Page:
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Fig 4. Cluster analysis diagram of estimated blood loss (ml), hospital stay (days) and postoperative complications of RRH, LRH and ORH in the treatment of early-stage CC.

Note: A = RRH (robotic radical hysterectomy); B = LRH (laparoscopic radical hysterectomy); C = ORH (open radical hysterectomy).

https://doi.org/10.1371/journal.pone.0193033.g004

Assessment of publication bias of intraoperative and postoperative outcomes of RRH, LRH and ORH in the treatment of early-stage CC

The results of assessment of publication bias showed symmetrical distribution, indicating no small sample effect or publication bias in this network meta-analysis All the scattered points were of hypodispersion in the funnel, and red lines were symmetrical on both sides, indicating that the bias of reference applied in our study was small (Fig 5).

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Fig 5. Funnel plot of estimated blood loss (ml), operative time (min), number of pelvic lymph nodes removed, intraoperative complications, hospital stay (days) and postoperative complications of RRH, LRH and ORH in the treatment of early-stage CC.

Note: A = RRH (robotic radical hysterectomy); B = LRH (laparoscopic radical hysterectomy); C = ORH (open radical hysterectomy).

https://doi.org/10.1371/journal.pone.0193033.g005

Discussion

In this study, we evaluated three different approaches for hysterectomies in the treatment of CC by summarizing clinical data in a pairwise meta-analysis. Our clinical data supports previous findings and suggests that RRH and LRH have better intraoperative and postoperative outcomes compared to ORH in the treatment of CC. Currently, an increasing number of gynecologists opt for the RRH approach in order to decrease postoperative morbidity [12]. Robot assisted surgery allows greater visualization of the instrument by means of binocular vision, using seven degrees of freedom of the instrument with greater flexibility, and the motion of the damping control is more accurate in 2005. [35]. LRH is performed routinely all around the world, due to the advances in minimally invasive surgery [12]. A recent meta-analysis showed that a comparison of RRH and PRH was not practicable as a result of insufficiency in studies that assessed appropriate “radical” hysterectomy merely for uterine CC [38]. Many clinicians believe that the RRH is associated with a lower incidence of postoperative morbidity compared to the traditional relative humidity, with similar clinical efficacy and safety [12].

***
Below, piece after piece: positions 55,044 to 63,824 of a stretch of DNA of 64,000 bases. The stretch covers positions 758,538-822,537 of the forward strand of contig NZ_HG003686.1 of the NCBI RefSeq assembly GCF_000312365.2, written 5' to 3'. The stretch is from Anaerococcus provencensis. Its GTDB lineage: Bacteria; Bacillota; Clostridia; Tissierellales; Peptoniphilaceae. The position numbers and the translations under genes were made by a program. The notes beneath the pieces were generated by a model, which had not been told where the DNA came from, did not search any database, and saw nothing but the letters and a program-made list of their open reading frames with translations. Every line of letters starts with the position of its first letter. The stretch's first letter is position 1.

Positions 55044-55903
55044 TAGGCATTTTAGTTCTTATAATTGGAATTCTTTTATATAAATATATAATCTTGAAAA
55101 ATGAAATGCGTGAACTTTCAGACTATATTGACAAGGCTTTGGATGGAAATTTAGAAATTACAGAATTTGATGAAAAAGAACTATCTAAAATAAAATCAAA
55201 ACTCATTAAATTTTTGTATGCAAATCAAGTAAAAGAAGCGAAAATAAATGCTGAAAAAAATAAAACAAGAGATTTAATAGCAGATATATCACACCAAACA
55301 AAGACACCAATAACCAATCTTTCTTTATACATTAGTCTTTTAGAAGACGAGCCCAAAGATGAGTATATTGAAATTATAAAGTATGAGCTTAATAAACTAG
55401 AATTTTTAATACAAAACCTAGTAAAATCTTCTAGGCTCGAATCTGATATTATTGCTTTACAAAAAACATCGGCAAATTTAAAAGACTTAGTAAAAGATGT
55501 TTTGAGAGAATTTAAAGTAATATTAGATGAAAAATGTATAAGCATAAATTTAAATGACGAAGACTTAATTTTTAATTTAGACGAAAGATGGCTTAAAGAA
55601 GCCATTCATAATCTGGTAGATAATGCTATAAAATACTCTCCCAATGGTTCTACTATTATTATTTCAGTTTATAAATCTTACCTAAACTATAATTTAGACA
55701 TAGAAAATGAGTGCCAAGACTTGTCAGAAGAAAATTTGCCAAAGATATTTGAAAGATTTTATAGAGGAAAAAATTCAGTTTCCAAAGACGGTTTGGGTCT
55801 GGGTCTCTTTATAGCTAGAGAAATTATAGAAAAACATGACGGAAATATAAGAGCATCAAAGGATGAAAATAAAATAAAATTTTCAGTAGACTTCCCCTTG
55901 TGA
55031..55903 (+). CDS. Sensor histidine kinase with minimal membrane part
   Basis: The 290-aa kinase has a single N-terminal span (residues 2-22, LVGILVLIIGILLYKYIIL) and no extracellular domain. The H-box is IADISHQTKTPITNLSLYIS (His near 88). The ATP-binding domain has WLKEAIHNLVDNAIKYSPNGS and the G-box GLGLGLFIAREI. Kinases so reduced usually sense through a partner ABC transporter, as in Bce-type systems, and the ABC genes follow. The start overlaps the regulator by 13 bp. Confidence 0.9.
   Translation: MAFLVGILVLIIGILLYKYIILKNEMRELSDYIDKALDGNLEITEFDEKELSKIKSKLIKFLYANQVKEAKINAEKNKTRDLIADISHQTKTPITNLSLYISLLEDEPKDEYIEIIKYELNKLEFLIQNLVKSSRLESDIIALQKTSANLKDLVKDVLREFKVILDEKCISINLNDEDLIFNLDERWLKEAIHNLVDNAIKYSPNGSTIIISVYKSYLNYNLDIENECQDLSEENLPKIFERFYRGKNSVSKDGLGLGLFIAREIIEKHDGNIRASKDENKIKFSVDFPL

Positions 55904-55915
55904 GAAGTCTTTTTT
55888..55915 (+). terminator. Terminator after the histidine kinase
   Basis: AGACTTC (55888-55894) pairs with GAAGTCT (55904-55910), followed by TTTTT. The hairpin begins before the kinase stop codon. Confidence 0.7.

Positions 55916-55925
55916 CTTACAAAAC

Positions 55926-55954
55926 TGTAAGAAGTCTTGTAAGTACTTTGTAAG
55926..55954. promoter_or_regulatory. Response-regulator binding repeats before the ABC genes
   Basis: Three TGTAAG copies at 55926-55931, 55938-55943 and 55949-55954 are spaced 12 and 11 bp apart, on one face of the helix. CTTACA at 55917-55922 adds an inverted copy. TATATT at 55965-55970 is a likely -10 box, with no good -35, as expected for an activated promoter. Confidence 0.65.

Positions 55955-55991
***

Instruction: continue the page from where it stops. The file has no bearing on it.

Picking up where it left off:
The network meta-analysis showed that patients treated by RRH and LRH had lower estimated blood loss compared to patients undergoing ORH. Patients treated by RRH and LRH had shorter hospital stays than ORH. Compared with ORH, patients undergoing RRH treatment demonstrated lower postoperative complications. A previous meta-analysis showed that LRH and RRH were similar in terms of operating time, length of hospital stay, and number of pelvic lymph nodes resected, and RRH presented an overwhelming advantage and less blood loss against LRH with respect to complications [12]. Compared with ORH, RRH indicated lower blood loss and shorter length of hospital stays [35]. It is quite difficult to draw comprehensive conclusions from different studies about operative time, blood loss, and number of lymph nodes, however, the overall consensus is that a minimally invasive technique seems to be the best laparoscopic radical hysterectomy to treat CC [33]. Soliman et al reported that RRH is associated with shortened hospital stay and reduced blood loss, nevertheless, the LRH and LRH all showed longer operation time than the laparotomy [27].